The data released by the Ministry of Finance (MoF) recently indicated that Lebanon’s gross public debt hit $94.81B in September 2020, thereby recording an annual increase of 9.3%.
The increase is mainly attributed to the 9.43% annual increase in local currency debt (denominated in LBP) which stood at $59.40B in September 2020. As such, domestic debt constituted 62.65% of the total public debt, compared to last year’s smaller share of 62.55%.
Meanwhile, total debt denominated in foreign currency (namely in USD) climbed by a yearly 8.97% totaling $35.41B over the same period. Therefore, total foreign debt grasped a stake of 37.35% of the total public debt by September 2020, compared to last year’s share of 37.45%. It is worth mentioning that $3.91B represents the Unpaid Eurobonds, their coupons and accrued interests.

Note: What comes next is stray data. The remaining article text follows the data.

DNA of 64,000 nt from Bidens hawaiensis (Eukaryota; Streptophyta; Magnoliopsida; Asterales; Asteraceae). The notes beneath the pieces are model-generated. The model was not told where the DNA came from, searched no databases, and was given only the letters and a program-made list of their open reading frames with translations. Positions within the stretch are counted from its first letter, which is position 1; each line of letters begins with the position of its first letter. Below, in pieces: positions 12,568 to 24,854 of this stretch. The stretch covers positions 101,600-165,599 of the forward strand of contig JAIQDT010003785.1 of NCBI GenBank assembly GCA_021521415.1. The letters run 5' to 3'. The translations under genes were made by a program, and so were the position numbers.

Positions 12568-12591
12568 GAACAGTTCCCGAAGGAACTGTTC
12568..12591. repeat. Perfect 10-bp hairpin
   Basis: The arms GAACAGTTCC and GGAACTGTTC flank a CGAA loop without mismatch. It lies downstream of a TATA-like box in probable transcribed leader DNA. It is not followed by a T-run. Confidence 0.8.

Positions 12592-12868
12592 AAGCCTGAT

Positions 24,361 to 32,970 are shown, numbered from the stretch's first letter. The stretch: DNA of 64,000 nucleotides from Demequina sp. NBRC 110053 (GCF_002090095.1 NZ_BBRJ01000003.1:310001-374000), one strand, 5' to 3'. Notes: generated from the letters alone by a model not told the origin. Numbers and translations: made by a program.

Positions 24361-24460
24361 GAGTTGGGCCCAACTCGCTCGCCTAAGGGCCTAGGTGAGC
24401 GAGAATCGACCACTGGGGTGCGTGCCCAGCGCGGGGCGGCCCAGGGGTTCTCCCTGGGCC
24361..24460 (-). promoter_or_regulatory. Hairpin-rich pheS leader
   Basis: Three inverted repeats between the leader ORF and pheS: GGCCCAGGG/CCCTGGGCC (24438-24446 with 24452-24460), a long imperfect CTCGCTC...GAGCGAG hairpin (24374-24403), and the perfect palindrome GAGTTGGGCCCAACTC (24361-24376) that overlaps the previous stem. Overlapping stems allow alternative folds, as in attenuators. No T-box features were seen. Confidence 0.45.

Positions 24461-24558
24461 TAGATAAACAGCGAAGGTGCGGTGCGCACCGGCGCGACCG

Observing the net domestic debt, which excludes public sector deposits with the central bank and commercial banks, it increased by 9.38% annually to $49.66B in September 2020.
It is worth noting that Fitch Rating has affirmed Lebanon’s Long-Term Foreign-Currency Issuer Default Rating at Restricted Default (RD) on August 20, 2020. Moreover, Lebanon’s foreign currency government debt remains in Restricted Default following the default on Eurobond maturity on March 9, 2020.
Lebanon needs to establish new reforms plan as soon as possible to benefit from the IMF program. However, the country needs to count on itself where policymakers must adopt a new economic vision that focuses on the productivity and efficiency of national domestic sectors like industrial and agricultural sectors. In addition, the potential government must stop relying on international aids and must have a plan to reduce the country’s mounting debt. Failing to do so will have a catastrophic effect on the Lebanese economy.
Domestic and Foreign Debt in September ($B)